In particular, if resistance is used properly, it puts your muscles in hyper learning mode which allows the body to create new muscle memory patterns. We have found that this method is the fastest way to improve your golf swing.
In this article, I am going to give you 2 particularly effective golf exercises that will improve the consistency and precision of your ball striking. Stay out of the winter cold, you can do these exercises in warmth of your home!
Here are some great training aids you may like
How to Train a Flat Left Wrist in Your Golf Swing
Having a flat left wrist at the point of impact, is non negotiable if you want to make consistent contact with the golf ball. Senior golfers are at particular risk of this swing fault. We have found this problem in well over 50% of the golfers we evaluated.
Maintaining a left flat wrist through the impact position, helps to insure a descending strike to the golf ball. Allowing the wrists to hinge, adds an additional moving part which makes consistency nearly impossible. Plus, when the wrists hinge, the clubface passes in front of the wrist which slows the head of the golf club down quite a bit.
Result: poor contact and decreased swing speed causing a major loss in distance. And poor mechanics is more at fault for lost distance than age is.
But changing this swing fault can be very difficult. Golf training exercises can help, here is how:
WAIT!! Do you think this exercise will help your wrist position?
No, it won’t! This exercise could make it worse. The reason is that the resistance is wrong, it stimulates the muscles that encourage bending of the wrists.
If you want to improve your mechanics, perform this exercise holding a dumbbell instead of resistance with the exercise band. This way you have to work to keep the wrist flat. You will be using the correct muscles that need to be trained to keep your wrist in the best position for ball striking.
Perform the exercise slowly focusing on a flat left wrist throughout.
How to Train Effective Weight Transfer
Poor weight transfer is another HUGE cause of bad ball striking. Many golfers keep their weight on their back foot instead of transferring forwards for impact and follow through.
The Result: the path of the golf club bottoms out too early.
For great ball striking, you want the club to reach its lowest point AFTER hitting the ball. But if you don’t transfer your weight correctly, it will reach its bottom before the ball which results in either hitting the ground before the ball, or hitting the ball on the upswing. There is no power or consistency hitting the ball on the upswing unless it is on a tee.
Again, to train the body to learn the fastest, you need to use resistance correctly.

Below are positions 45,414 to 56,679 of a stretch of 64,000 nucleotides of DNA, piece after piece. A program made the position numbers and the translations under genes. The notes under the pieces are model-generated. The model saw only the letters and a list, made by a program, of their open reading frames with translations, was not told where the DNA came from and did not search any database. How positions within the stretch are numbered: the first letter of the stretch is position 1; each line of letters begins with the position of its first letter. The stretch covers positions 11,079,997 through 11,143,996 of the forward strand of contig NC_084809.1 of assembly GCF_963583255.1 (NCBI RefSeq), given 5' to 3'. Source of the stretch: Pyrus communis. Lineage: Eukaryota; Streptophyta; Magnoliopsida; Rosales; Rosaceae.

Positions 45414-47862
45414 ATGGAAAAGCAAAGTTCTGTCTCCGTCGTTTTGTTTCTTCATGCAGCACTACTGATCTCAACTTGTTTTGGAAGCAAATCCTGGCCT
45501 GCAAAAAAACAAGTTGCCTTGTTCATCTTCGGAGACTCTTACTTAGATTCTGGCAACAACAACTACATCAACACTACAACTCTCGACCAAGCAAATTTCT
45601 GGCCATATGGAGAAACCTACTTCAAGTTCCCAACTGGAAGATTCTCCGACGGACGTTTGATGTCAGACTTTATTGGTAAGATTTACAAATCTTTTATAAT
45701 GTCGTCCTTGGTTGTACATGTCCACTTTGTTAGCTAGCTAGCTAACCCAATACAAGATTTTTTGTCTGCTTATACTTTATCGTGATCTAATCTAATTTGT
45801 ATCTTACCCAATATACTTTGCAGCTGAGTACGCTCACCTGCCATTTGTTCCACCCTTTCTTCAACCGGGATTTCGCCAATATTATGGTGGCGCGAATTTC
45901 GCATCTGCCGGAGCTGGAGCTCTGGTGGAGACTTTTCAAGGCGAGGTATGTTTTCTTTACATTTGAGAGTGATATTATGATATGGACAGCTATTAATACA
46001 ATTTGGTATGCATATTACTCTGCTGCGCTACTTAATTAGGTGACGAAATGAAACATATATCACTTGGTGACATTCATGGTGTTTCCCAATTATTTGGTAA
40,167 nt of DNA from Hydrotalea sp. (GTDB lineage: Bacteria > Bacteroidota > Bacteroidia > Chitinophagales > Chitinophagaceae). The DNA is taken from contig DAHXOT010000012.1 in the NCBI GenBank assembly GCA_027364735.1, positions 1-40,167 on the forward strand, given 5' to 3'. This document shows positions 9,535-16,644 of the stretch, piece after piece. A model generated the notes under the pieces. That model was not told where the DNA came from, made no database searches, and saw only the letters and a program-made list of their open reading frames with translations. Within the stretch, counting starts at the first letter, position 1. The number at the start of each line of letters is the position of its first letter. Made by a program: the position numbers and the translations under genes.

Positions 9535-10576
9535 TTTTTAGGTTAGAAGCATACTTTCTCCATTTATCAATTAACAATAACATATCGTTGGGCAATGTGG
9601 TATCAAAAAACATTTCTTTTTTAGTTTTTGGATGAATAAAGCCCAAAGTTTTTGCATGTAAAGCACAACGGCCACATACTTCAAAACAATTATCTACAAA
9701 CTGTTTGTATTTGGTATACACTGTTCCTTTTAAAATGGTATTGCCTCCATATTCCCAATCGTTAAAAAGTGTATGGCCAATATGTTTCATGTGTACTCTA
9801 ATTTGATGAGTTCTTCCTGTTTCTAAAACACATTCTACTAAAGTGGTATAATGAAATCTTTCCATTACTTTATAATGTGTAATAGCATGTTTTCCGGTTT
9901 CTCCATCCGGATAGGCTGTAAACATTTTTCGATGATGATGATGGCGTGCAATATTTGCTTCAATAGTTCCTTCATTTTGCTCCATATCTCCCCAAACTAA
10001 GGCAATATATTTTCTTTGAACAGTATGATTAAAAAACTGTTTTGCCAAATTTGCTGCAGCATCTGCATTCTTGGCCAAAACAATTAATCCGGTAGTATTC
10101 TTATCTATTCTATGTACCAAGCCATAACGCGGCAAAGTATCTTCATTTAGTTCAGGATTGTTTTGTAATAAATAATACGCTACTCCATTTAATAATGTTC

Check this out:
In this exercise, the resistance is positioned correctly because the muscles that work to transfer your weight correctly, are being activated. Having to work harder than normal to achieve the correct motion, increases muscle memory.
Golf Alignment Quick Tip to Improve Weight Transfer
If you are still struggling to transfer your weight correctly, the problem might be your alignment.
The most common alignment problem is aiming too far to the right (for right handed golfers). Many golfers align their feet to the target, which is incorrect. You want to align the face of the club to the target and your feet should be aligned slightly to the left. Alignment sticks can really help.
Many instructors feel that alignment is the #1 cause of poor weight transfer. We use alignment sticks a lot with our students.
First, we put the alignment sticks down. One stick is in front of the ball (or behind it if you prefer) and pointing directly at the target. The other stick lines up in front of the golfers toes and should be parallel to the first stick. Being parallel is key. That way, the feet are lined up slightly to the left of the target.
Once the alignment sticks are down, we have the golfer stand behind the ball looking at the target. Keep your eyes on the target and line up to the ball as you normally would. Then look down at your feet to see if you lined up correctly. Make the correction and try it again until it feels natural to line up correctly.
Practice that technique until you get it right, than re-check periodically to make sure you are doing it correctly.
Thanks for reading! Let me know if I can answer any questions for you.
Dr Ryan York, DPT CGS
Doctor of Physical Therapist
Certified Golf Performance Specialist
Age Defying Golf